My professional writing and editing career began in 1998 when I enrolled in RMIT’s Diploma of Professional Writing & Editing. I was passionate about words and determined to ‘make it’ as a writer. My first published work appeared in Visible Ink, RMIT’s literary anthology, in 1999. While there, I also co-founded a student-run publishing group/collaborative with the aim of producing a yearly anthology of students’ work. The collective was called ‘Rant’ and the project resulted in two successful collections, RANThology and RANTevision.
I also began freelancing as an editor and book designer for the vanity press industry. I worked with first-time authors to fine-tune and publish their manuscripts. That same year, I wrote a K2 level children’s education title called Sea Jellies. The book was originally published by Barrie Publishing. The title was then acquired by several different publishers including Pearson. It is still in print and being distributed to schools throughout the USA (re-titled Jellyfish).
After graduating the Professional Writing & Editing course, I enrolled in RMIT’s Advanced Diploma of Professional Screenwriting. In 2002, my first short film, The Spider and the Fly... A Fable, was produced by an independent production company. It screened at several Australian festivals including the prestigious St Kilda Film Festival. I also began work on two feature-length screenplays. The first was a comedy called baggage which was a Top 50 finalist in the Australian version of Project Greenlight. I didn’t win the competition; however, in 2009, I was invited to Plume & Pellicule in Switzerland to workshop baggage with filmmakers and producers from Cuba, the USA, France, Germany, Spain, and the UK. The second feature film project was a biopic about Jean Lee, the last woman hanged in Australia. The unproduced screenplay was performed as a rehearsed reading at The Loft, at Chapel off Chapel, and at the Kelvin Club, a private members club in the heart of Melbourne’s CBD. Jean Lee and baggage were both optioned by local producers, but sadly neither were realised as screen projects.
Later in 2009, I was invited to be one of several writers on a micro-budget feature-length horror film called Don’t Fall Asleep. Needless to say, the project required a lot of give and take; however, three drafts of the screenplay later and the script was declared ready. The film went into production and shooting was completed on schedule. It was ultimately distributed in the USA via digital download. It was an extraordinary experience that gave me the insight and courage to write and produce my own micro-budget feature-length movie, Killervision. In 2010, Killervision, a psychological thriller/horror went into production in the northern suburbs of Melbourne. It is currently being distributed exclusively in the USA and Canada by Maxim Media via DVD and digital download.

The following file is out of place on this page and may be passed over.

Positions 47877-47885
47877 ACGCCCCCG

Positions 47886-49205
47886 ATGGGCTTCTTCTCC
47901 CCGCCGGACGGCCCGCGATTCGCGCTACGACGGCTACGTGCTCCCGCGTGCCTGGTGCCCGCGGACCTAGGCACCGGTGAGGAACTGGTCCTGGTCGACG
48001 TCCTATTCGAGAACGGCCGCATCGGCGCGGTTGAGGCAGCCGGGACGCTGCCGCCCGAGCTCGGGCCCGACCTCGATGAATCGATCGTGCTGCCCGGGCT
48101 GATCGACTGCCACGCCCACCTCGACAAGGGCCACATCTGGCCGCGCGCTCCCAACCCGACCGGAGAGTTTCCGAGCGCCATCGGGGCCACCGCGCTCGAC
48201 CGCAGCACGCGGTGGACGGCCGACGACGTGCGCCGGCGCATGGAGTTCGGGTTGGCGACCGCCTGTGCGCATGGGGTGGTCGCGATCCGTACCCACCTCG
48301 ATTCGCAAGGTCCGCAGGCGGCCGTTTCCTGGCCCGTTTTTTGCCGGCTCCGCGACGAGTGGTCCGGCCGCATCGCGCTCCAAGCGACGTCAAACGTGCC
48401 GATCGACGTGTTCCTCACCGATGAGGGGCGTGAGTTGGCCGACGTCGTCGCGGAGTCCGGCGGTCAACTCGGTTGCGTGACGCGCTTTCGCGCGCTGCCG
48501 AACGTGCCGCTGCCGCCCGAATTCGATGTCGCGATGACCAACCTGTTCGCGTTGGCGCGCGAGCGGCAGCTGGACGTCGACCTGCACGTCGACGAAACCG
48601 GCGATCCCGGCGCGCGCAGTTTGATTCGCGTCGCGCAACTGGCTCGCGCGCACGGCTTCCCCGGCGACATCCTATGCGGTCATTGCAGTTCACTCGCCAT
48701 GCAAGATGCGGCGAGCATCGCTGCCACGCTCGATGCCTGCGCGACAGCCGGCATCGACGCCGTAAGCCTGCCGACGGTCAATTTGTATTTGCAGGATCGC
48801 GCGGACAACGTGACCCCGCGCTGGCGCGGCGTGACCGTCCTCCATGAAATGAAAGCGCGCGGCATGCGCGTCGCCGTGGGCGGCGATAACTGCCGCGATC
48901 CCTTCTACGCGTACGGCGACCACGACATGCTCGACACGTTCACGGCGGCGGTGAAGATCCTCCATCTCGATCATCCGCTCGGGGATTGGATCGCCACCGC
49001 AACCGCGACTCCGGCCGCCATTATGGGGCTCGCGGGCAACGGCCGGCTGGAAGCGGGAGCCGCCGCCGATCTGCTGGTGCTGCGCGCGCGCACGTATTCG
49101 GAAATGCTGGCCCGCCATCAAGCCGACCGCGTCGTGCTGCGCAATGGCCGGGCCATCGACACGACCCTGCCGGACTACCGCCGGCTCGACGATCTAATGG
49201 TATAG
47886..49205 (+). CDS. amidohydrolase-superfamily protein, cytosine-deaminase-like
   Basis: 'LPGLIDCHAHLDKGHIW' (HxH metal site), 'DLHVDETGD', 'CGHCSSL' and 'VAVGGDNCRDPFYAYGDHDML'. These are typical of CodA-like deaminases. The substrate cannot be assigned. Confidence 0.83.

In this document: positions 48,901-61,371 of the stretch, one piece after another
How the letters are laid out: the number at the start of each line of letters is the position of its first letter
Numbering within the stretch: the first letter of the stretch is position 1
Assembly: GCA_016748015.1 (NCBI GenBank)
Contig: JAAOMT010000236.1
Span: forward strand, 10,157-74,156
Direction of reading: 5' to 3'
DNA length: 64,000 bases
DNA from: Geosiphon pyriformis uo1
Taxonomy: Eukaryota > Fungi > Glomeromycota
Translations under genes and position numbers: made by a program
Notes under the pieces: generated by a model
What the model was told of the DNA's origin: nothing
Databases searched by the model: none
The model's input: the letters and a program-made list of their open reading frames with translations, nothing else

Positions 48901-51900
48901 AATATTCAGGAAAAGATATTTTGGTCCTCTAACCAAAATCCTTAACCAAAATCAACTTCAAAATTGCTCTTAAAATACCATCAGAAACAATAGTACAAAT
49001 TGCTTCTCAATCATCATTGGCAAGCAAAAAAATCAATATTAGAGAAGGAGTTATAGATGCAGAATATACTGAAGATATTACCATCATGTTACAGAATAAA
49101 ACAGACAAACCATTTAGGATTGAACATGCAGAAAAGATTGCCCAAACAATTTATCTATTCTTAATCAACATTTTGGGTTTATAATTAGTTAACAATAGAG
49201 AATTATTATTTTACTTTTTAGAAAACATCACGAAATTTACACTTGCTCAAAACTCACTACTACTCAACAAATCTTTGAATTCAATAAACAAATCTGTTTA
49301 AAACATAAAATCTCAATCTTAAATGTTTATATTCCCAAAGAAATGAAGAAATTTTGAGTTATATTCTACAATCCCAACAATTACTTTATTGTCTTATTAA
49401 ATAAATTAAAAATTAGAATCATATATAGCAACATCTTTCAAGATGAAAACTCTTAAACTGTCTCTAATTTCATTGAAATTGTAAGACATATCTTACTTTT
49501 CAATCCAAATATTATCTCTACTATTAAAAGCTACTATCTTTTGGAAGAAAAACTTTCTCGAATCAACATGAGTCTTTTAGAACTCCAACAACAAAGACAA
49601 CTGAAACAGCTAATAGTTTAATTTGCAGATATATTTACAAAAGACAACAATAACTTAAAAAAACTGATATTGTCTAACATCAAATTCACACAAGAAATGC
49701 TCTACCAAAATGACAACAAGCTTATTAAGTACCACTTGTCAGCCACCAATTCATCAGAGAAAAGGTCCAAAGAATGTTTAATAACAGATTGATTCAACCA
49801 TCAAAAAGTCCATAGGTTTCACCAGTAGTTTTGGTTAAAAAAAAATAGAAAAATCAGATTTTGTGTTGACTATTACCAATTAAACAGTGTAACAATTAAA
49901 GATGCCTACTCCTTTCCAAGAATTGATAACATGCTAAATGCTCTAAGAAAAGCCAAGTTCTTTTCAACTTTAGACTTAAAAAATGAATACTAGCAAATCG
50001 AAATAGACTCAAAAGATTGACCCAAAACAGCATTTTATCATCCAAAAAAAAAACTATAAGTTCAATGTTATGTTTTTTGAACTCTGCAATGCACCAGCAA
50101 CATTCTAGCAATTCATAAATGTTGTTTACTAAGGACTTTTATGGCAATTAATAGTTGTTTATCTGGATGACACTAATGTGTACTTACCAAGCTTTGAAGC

After Killervision, I began a collaborative partnership with Voyage Media, a film packaging company based in California. Voyage optioned two of my feature film scripts, a tentpole action sci-fi and a psychological thriller. While in Los Angles, I pitched my projects to several producers and production companies including the Head of Development at Constantin Film (Resident Evil series, The Mortal Instruments, Fantastic Four). Ultimately, my projects weren't in line with Constantin’s slate as their respective budgets were under $60 M. However, I was invited to submit further projects. As for Voyage Media, they not only optioned my projects, but offered me the opportunity to work with them. During that very exciting time, I wrote treatments, assessed manuscripts for their suitability for adaptation into screen projects (film, TV, web), and wrote feature-length script adaptations.
In 2014, my two business partners and I founded a boutique manuscript development and publishing business. We published several novels and children’s story book apps.
Regrettably, one of the partners was unexpectedly forced to pull out of the enterprise while it was still in its infancy. His contribution to the business was pivotal and attempts to find a new partner were unsuccessful. Consequently, that forced my remaining partner and I to reassess the business’s viability. Ultimately, we decided to take down our shingle and move on.
It was around this time that I completed my Master's Degree (Creative Writing). I also opened a new business as a freelance editor, and began work on my first novel. Set in St Kilda in the early 1980s, the novel is an ethnographic/autoethnographic story about a rock band attempting to make a name for themselves in the music business. Raw and unapologetic, the twenty-something-year-old main character is a heroin addict and a closet homosexual. One of my lecturers commented that the “…novel has a great deal of potential and is quite beautifully written”. I hope to finish it later this year.
Right now, I’m based in Melbourne, Australia where I teach creative writing at Box Hill Institute.